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Confectionery for equality: Meet the super-sweets

I can still remember when I first saw Channel 4’s trailer for the 2012 Paralympics The Superhumans. The music. The attitude. The bravery. The cinematic look and feel. It made the hairs on the back of my neck stand on end and has helped fire me up at the gym ever since.

The 2012 Paralympics was a significant moment in time. For the first time, the Paralympics took on the mentality of a challenger brand with the attitude that it was going to be just as good as, if not better than, the Olympics.

It captured the imagination of businesses and consumers alike. Mainstream brands like Sainsbury’s chose to sponsor the Paralympics alone and crowds flocked to see the games. Attitudes appeared to be changing. Encouragingly 90% of Generation Z now support an inclusive society where diversity is highly encouraged.

Afterwards, I wrote that I hoped disability brands in the charity sector would claim the zeitgeist to continue the momentum, individually or collectively. At that point in time, they hadn’t embraced branding in the same way as other market leaders like Macmillan or Cancer Research UK, which rebranded in the same summer. But nothing much of notice materialised or cut through.

The one brand that has stood out for me in-between 2012 and now is Scope with their End the Awkward campaign, which bravely and refreshingly uses humour to get people to think differently about disability. A technique most charity brands are nervous of.

Scope have published steamy Mills & Boon novels around Valentine’s Day with an illustrated A-Z of sex and disability, as well as a brilliant series of shorts films with Channel 4 on what not to do in awkward situations. I just wish they had more media power to bring the campaign to more people in addition to its well-targeted niche.

Channel 4 is one brand that has continued to champion disability issues by continuing to broadcast the award-winning comedy and talk show The Last Leg, which originally ran alongside the 2012 Paralympics.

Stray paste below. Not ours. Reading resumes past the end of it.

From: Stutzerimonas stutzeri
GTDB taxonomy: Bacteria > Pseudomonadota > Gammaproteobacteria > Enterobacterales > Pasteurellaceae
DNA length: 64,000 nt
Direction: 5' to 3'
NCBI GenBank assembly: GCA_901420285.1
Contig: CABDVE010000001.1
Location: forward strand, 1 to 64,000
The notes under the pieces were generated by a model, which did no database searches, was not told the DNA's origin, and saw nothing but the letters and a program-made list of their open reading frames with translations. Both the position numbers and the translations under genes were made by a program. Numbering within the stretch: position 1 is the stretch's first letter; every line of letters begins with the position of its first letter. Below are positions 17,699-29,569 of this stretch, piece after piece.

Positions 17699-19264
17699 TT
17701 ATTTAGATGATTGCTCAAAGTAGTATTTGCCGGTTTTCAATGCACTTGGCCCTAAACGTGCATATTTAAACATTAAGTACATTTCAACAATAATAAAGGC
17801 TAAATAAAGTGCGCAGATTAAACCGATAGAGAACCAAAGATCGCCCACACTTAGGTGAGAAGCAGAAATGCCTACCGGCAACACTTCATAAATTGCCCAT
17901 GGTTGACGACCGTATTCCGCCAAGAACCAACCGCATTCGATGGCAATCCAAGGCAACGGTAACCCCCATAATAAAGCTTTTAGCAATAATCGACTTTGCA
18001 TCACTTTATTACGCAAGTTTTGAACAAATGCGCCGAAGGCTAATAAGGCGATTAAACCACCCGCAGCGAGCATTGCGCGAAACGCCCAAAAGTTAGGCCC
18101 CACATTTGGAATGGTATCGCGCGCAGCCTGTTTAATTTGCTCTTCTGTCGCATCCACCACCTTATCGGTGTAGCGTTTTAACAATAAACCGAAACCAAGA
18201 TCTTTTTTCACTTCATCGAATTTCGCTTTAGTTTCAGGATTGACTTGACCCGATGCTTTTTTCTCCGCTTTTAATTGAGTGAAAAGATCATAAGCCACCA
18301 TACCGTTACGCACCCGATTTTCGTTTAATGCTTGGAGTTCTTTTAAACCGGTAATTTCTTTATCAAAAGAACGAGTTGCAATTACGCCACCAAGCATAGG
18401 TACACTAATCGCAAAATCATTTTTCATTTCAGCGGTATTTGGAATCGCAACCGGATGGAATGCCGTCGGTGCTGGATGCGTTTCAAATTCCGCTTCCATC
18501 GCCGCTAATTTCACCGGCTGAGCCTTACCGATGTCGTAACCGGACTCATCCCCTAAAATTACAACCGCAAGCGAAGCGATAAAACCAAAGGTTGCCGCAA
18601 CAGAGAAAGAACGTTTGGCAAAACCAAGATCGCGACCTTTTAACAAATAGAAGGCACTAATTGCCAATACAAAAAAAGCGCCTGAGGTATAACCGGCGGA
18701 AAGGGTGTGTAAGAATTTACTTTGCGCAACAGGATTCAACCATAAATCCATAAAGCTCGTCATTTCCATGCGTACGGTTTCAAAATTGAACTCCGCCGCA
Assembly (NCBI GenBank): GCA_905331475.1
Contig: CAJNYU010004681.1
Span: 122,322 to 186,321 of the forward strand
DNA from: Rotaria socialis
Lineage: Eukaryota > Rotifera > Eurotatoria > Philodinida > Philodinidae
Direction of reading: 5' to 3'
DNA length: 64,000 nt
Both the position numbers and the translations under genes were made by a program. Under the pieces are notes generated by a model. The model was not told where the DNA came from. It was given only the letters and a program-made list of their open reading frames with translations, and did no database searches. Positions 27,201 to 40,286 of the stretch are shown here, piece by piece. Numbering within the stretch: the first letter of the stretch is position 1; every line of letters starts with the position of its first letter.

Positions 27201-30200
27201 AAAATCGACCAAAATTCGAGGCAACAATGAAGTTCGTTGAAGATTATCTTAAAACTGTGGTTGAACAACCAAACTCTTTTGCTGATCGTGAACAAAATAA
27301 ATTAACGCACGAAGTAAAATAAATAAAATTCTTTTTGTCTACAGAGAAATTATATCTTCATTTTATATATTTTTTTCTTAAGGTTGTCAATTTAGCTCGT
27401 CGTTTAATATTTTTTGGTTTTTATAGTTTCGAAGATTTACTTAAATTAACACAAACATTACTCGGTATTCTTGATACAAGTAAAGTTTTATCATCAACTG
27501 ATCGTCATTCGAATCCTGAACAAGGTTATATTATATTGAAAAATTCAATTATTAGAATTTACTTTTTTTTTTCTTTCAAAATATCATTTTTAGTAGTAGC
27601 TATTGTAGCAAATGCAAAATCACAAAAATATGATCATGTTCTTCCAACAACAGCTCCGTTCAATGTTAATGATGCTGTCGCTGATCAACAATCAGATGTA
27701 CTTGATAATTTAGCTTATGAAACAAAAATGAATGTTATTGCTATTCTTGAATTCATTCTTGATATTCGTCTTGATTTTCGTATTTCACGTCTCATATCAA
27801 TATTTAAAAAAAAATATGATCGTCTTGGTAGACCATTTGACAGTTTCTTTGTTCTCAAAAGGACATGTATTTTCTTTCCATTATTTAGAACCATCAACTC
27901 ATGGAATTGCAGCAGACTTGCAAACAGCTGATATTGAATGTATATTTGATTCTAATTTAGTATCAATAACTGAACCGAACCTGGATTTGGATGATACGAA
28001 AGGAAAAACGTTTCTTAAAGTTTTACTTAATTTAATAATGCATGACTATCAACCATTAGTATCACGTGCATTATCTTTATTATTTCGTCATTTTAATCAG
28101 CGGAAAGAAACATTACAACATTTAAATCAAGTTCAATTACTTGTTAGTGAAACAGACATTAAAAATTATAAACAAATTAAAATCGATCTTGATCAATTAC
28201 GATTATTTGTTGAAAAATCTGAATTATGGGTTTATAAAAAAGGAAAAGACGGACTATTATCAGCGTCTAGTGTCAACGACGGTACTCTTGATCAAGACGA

In January they reaffirmed their commitments to a Diversity Charter, which puts diversity at the heart of all decision making across all on and off-screen activities with external partners and independent producers. It also named 2016 as its Year of Disability to increase the representation of disabled people within broadcasting, and launched a £1m competition for featuring disability in an ad campaign.

The results were announced last week with Maltesers and Abbott Mead Vickers BBDO winning the gold . I can’t wait to see how confectionery can compete with Superhumans when the ad first airs during the Paralympics opening ceremony in Rio on 7 September. Incidentally, the learning disability charity Mencap pitched for an agency to help it reposition its brand in the same week .

What’s encouraging is the mainstream brands that made the Channel 4 competition shortlist: Amazon, Barclays, Dove, H&M, Lloyds Bank, Lynx and Purdey’s. But what’s worrying is how the charity disability brands appear to be left behind or crowded out.

The UN’s sustainability goals, including reducing inequality, demand that sectors work together to achieve lasting change. And so it would be nice to see greater collaboration and a sustained effort, not just a peak of activity every four years. I’ll await more goosebumps, please.

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